Familiar faces of the timber trade
Mr Robert Clark was a member of a family who had been farmers on the Morpeth Castle estate of the Earle of Carlisle for 300 years.
His father, grandfather and great grandfather were tenants of Park House Farm, which formed part of what was known as the Great East Park of the Barons of Morpeth.
They were not only farmers, but also did a large business as timber merchants when wood was in great demand for ship building at Blyth, and on the banks of the Tyne.
They purchased extensively in oak and other timbers whose bark was in demand for tanning, a trade that was of great extent and importance in Morpeth for centuries.
They also did a big business in brushwood or undergrowth of plantations and copses, as the dressed rods of hazel and others were in great demand at the collieries and wharves for the making of "corves", in which coal was raised from the pits and lowered into the ships.
Mr Clark left the Park House in 1872, and settled in Bullers Green, Morpeth, where for some time he continued to buy and sell timber.
Clark's wood wagons were a well-known feature in the trade of Morpeth, and a wide district lying north, south and east of the town.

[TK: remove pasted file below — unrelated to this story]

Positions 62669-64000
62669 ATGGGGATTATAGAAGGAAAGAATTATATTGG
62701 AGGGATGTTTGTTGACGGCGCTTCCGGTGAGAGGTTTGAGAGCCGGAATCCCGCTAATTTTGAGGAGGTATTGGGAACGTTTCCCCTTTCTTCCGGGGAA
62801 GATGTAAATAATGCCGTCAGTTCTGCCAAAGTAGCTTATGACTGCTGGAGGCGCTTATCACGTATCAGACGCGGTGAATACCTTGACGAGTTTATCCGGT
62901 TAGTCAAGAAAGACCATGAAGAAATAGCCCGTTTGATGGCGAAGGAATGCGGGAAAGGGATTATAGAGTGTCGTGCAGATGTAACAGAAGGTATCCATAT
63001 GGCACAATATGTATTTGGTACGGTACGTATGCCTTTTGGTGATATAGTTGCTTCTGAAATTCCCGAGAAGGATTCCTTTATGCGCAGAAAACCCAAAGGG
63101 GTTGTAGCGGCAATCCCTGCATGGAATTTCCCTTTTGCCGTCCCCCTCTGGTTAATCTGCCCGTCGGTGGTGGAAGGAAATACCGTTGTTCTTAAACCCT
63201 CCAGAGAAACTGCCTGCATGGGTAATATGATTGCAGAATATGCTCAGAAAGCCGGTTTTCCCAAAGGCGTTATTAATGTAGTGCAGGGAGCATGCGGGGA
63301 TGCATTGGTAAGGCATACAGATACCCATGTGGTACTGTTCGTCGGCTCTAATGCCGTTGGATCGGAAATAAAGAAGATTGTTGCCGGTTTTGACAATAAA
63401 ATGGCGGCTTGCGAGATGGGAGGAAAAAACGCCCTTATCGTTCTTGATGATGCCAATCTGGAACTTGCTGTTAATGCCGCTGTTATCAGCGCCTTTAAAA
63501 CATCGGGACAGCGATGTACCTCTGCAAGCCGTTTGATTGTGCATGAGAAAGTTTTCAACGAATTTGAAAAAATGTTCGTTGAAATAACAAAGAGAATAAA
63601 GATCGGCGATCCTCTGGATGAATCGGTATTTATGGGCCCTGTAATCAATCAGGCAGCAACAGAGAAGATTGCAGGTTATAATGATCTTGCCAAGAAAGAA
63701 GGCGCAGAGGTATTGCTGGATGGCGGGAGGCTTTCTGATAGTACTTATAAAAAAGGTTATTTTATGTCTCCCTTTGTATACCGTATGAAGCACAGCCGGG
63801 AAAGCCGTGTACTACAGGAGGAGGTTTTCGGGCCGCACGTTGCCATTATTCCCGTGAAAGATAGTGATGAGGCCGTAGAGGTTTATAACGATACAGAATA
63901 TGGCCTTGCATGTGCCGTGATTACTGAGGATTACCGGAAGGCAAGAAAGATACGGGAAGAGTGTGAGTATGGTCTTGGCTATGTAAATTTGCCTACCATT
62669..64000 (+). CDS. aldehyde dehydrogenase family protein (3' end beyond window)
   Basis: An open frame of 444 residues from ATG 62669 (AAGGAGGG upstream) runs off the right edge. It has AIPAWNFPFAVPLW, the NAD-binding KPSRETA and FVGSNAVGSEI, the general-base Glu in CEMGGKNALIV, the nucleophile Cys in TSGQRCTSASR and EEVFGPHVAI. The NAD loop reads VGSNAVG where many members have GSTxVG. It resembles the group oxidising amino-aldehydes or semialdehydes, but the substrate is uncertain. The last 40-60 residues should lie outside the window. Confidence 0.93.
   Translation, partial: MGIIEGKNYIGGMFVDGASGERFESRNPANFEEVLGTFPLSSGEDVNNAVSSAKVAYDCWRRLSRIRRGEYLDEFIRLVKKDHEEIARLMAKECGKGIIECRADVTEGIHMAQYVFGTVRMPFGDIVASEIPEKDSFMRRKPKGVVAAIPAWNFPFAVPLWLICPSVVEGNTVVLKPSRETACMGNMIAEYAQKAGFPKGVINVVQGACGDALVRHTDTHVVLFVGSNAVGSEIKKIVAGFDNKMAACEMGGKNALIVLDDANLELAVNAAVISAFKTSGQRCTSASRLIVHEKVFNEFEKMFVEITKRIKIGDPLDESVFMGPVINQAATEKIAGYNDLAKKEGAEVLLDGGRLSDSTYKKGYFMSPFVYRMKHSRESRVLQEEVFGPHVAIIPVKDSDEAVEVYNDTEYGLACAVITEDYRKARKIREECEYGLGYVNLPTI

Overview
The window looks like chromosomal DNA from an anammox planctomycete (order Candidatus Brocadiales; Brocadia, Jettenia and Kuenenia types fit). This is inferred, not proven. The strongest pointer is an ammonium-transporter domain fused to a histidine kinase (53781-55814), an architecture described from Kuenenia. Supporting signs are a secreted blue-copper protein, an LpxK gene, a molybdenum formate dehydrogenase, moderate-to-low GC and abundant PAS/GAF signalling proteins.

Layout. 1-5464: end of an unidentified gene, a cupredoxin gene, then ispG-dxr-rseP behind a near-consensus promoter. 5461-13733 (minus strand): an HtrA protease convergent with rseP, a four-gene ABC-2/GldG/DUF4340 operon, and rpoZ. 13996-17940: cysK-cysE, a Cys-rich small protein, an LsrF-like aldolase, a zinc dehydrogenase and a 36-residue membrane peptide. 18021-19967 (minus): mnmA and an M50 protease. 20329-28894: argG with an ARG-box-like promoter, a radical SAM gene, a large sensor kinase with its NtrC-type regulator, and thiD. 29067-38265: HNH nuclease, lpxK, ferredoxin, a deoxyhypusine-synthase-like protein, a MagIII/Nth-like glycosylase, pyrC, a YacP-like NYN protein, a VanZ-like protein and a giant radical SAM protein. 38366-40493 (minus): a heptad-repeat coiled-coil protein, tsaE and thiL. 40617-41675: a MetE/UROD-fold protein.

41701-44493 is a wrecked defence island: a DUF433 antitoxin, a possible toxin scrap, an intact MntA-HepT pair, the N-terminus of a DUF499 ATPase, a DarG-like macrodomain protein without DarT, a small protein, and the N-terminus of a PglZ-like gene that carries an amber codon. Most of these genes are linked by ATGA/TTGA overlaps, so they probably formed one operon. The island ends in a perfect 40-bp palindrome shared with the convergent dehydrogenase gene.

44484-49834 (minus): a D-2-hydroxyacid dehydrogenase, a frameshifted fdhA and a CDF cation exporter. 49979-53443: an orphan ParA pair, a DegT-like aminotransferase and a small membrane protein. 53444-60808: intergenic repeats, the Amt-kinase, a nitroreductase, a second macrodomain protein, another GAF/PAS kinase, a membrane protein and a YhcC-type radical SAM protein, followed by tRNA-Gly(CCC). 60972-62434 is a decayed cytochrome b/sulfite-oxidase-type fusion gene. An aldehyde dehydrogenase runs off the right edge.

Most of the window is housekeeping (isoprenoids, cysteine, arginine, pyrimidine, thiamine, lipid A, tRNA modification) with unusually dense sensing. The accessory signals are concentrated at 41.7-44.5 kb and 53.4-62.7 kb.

He prided himself on the quality of his horses and on the steadiness of the wagoner's he employed. Though their work in woods and along rough ways was often highly dangerous, no serious accident ever happened to them.
For more than 30 years he farmed a considerable acreage in what was formerly the West Park of Morpeth Castle, in connection with which he had a dairy of fine shorthorns. That he gave up, but only relinquished his holding on February 12, 1907, and at the end of February, 1907, his horses, wagons and farm implements were sold by Messrs Robert Donkin and Son.
Mr Clark was in poor health then, and sadly passed away at his home in Bullers Green at the age of 77. His wife eventually died too, in 1915.
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